The macro economy progressed in the right direction in the last six months despite a loss of $19 billion – about 5.08% of GDP – induced by Covid-19 last fiscal year and some other losses like a 9-percentage-point increase in the poverty rate and 68% job loss among urban people, according to an assessment of the Dhaka Chamber of Commerce and Industry (DCCI).
The chamber called for reducing bureaucratic complexities to disburse loans within seven days of application and extend the moratorium period on existing loans by at least three years placing emphasis on cottage, micro, small and medium enterprises (CMSMEs).
DCCI President Rizwan Rahman placed the recommendations at a webinar styled "Bi-annual economic state and future stance of Bangladesh economy: private sector perspective" held by the chamber on Saturday.
Planning Minister MA Mannan attended the online seminar as chief guest.
Economists and experts urged the government to undertake proper initiatives to attract foreign direct investment, expand trade, reform tax, VAT, duty and tariff structure, help develop skills of the people, improve backward linkage industry, ensure financial inclusion, utilise the capital market for long-term financing, ensure access to finance for small and cottage industry, and develop strong negotiation skills and diversify products to meet the challenges likely to arise after the country's graduation from the list of the least developed countries (LDCs).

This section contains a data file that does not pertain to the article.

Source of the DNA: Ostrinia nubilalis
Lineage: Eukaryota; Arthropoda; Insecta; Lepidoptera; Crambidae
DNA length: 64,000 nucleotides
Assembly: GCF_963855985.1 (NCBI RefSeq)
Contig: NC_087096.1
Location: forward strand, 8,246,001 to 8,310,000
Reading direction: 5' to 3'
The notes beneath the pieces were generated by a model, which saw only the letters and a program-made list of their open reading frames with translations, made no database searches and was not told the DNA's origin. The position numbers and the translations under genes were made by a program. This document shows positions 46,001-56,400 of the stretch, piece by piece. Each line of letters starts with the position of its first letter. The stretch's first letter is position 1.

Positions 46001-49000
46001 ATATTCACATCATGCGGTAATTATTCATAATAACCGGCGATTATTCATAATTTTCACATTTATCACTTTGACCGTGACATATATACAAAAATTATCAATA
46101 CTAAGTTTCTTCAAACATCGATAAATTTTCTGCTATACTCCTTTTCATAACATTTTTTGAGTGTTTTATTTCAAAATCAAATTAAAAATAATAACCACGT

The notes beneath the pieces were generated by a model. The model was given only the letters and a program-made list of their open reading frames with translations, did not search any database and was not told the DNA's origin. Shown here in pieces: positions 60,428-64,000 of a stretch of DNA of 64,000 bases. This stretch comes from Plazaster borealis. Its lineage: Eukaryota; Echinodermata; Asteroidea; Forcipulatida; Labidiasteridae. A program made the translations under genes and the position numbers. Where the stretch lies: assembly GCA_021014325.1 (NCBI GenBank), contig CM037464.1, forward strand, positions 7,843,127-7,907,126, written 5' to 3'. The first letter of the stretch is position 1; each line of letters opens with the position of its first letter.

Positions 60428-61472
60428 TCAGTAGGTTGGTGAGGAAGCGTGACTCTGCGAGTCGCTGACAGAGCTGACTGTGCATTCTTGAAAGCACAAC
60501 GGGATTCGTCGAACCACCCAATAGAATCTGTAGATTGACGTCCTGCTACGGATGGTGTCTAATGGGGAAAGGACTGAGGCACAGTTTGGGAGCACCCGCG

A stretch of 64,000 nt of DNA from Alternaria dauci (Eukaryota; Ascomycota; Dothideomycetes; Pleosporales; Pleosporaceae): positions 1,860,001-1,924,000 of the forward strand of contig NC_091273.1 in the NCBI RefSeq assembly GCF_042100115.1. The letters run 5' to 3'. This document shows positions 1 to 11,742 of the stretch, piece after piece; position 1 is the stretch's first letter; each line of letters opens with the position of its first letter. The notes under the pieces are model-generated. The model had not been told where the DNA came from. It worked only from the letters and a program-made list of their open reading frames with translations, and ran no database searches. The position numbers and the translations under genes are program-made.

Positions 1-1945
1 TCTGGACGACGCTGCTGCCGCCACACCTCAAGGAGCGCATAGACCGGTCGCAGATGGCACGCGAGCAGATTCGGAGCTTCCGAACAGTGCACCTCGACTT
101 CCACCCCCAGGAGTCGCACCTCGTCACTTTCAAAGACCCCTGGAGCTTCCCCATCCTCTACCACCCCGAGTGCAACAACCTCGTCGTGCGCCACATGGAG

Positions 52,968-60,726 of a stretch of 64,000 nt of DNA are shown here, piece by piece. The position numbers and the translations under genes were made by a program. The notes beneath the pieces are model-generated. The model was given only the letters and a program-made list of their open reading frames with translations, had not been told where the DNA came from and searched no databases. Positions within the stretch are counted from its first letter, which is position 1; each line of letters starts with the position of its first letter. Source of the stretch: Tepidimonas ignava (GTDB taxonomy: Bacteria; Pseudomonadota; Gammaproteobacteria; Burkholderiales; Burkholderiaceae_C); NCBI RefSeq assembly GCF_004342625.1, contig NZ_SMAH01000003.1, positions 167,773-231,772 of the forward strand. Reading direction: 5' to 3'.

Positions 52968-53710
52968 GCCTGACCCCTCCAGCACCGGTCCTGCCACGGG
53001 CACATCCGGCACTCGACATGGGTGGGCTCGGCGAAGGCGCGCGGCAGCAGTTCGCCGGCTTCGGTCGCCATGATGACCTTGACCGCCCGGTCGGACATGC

Most of the panellists at the webinar emphasised accelerating the vaccination drive before full swing operation of economic activities to recover the losses caused by Covid-19.
Planning Minister MA Mannan said the government is fully aware of the threat of the Covid-19 on the economy. He expressed hope that the economy would reopen fully after the ongoing vaccination programme when about 80% of the population would come under the coverage of vaccines.
"Hopefully, we will overcome it after the vaccination. We are at the final stage of the vaccination drive. If we can maintain it and achieve the target of inoculating 70-80% people, the economy will hopefully open fully at the end of this year."
He further said the government will continue its attachment with the private sector for framing out a better policy regime for policy reforms, tax reforms or tariff structure reforms.
The government is focusing on better living, better values of life, more freedom, more democracy and independence of people, he added.